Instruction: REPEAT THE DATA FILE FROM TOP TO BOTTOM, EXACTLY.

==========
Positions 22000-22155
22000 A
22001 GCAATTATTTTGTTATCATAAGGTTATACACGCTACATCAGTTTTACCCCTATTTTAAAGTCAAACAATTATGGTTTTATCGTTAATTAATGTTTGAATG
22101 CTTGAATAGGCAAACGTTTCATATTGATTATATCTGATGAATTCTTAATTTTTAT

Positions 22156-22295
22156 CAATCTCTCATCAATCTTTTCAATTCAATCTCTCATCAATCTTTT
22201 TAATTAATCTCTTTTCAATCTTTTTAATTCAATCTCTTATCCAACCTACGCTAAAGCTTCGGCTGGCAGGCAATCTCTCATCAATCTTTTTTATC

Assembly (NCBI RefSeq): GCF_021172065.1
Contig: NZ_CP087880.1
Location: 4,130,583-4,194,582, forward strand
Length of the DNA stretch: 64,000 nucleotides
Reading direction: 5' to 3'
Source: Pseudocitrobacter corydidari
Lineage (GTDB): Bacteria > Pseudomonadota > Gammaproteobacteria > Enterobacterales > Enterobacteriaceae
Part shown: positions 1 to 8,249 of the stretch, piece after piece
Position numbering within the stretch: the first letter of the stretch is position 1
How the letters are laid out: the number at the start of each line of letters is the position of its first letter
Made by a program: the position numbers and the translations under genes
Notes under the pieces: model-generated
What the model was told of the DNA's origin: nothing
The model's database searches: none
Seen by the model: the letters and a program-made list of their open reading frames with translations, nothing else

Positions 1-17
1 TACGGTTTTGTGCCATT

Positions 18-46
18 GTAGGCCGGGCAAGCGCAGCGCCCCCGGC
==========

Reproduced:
Positions 22000-22155
22000 A
22001 GCAATTATTTTGTTATCATAAGGTTATACACGCTACATCAGTTTTACCCCTATTTTAAAGTCAAACAATTATGGTTTTATCGTTAATTAATGTTTGAATG
22101 CTTGAATAGGCAAACGTTTCATATTGATTATATCTGATGAATTCTTAATTTTTAT

Positions 22156-22295
22156 CAATCTCTCATCAATCTTTTCAATTCAATCTCTCATCAATCTTTT
22201 TAATTAATCTCTTTTCAATCTTTTTAATTCAATCTCTTATCCAACCTACGCTAAAGCTTCGGCTGGCAGGCAATCTCTCATCAATCTTTTTTATC

Assembly (NCBI RefSeq): GCF_021172065.1
Contig: NZ_CP087880.1
Location: 4,130,583-4,194,582, forward strand
Length of the DNA stretch: 64,000 nucleotides
Reading direction: 5' to 3'
Source: Pseudocitrobacter corydidari
Lineage (GTDB): Bacteria > Pseudomonadota > Gammaproteobacteria > Enterobacterales > Enterobacteriaceae
Part shown: positions 1 to 8,249 of the stretch, piece after piece
Position numbering within the stretch: the first letter of the stretch is position 1
How the letters are laid out: the number at the start of each line of letters is the position of its first letter
Made by a program: the position numbers and the translations under genes
Notes under the pieces: model-generated
What the model was told of the DNA's origin: nothing
The model's database searches: none
Seen by the model: the letters and a program-made list of their open reading frames with translations, nothing else

Positions 1-17
1 TACGGTTTTGTGCCATT

Positions 18-46
18 GTAGGCCGGGCAAGCGCAGCGCCCCCGGC